The Oklahoma Common Education committee passed the Scientific Education and Academic Freedom Act Tuesday in a close 9-8 vote, Mother Jones reports.

Introduced by Republican state Rep. Gus Blackwell,the legislation would "permit teachers, schools, and students to explore alternative theories without repercussions," the Week columnist Dana Liebelson writes.

In layman's terms, students would be able to challenge universally accepted scientific theories, such as evolution and climate change. Teachers would also be required to find more effective ways to address such controversies in their teachings.

The legislation's language specifically mentions "biological evolution, the chemical origins of life, global warming and human cloning" as subjects that may spark controversy in the classroom.

While creationism bills have often been linked to religion, Blackwell insists that the legislation's focus is scientific exploration.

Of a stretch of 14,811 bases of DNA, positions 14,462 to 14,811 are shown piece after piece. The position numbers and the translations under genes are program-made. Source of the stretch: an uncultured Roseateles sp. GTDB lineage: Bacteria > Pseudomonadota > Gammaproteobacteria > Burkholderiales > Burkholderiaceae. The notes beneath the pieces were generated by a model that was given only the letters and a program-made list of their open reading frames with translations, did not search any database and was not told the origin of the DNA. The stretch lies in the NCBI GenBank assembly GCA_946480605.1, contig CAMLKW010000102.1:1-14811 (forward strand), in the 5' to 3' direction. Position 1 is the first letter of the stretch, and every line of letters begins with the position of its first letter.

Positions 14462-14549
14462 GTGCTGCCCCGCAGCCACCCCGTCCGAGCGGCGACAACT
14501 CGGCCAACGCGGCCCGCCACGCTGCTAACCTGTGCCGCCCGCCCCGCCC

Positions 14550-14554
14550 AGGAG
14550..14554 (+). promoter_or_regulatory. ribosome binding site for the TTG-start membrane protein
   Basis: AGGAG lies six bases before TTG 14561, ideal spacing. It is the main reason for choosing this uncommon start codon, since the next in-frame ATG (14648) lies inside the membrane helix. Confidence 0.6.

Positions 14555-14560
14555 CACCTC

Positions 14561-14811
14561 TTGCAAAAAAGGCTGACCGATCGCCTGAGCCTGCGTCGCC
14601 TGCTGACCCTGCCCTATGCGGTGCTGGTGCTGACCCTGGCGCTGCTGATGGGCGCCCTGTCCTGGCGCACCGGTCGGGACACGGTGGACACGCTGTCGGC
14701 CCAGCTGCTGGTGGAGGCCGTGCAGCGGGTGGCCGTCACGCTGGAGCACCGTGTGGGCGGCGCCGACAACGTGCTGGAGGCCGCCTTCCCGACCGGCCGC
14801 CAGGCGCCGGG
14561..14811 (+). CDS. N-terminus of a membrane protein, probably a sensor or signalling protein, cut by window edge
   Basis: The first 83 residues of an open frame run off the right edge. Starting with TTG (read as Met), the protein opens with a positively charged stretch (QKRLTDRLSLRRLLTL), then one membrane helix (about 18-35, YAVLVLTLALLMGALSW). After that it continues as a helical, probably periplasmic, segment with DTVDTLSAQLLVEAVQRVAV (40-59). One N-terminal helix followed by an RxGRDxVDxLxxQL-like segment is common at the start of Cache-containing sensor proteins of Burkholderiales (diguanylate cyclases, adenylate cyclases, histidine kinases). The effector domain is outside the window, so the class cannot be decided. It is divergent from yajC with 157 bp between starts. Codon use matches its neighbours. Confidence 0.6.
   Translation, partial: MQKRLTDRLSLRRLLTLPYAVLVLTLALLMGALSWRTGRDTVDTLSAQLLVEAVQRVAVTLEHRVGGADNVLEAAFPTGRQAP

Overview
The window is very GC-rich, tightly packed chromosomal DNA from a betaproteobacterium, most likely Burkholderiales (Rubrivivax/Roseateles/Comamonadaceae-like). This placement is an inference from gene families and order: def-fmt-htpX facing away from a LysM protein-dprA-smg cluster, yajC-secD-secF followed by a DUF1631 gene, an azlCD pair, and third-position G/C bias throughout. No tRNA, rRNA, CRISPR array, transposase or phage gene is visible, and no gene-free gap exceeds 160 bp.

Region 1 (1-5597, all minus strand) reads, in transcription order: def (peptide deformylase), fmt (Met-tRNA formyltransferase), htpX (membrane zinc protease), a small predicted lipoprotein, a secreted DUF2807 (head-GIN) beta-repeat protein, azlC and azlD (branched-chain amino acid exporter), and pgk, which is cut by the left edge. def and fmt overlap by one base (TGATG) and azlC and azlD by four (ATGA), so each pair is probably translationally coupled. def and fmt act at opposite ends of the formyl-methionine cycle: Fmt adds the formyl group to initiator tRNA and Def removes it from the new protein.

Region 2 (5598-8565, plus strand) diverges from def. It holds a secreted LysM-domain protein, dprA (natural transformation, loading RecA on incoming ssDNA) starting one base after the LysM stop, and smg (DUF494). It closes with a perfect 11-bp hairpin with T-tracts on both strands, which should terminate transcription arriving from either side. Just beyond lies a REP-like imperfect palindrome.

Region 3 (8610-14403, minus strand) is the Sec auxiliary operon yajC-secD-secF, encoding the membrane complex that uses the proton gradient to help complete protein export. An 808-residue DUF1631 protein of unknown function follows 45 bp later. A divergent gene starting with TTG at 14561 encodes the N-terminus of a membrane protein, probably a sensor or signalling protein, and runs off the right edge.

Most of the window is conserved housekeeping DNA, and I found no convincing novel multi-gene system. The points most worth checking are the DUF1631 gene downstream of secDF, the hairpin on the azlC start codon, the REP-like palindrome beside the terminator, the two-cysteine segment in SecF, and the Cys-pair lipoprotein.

"I proposed this bill because there are teachers and students who may be afraid of going against what they see in their textbooks," Blackwell explained to Mother Jones. "A student has the freedom to write a paper that points out that highly complex life may not be explained by chance mutations."

House Bill 1674 mirrors another creationism measure co-authored by Blackwell -- Senate Bill 758 -- that is currently being considered by the state's Senate Education committee. If passed, H.B. 1674 would take effect on July 1 and would be implemented in the state during the 2013-2014 school year. Oklahoma's House of Representatives will vote on the legislation next.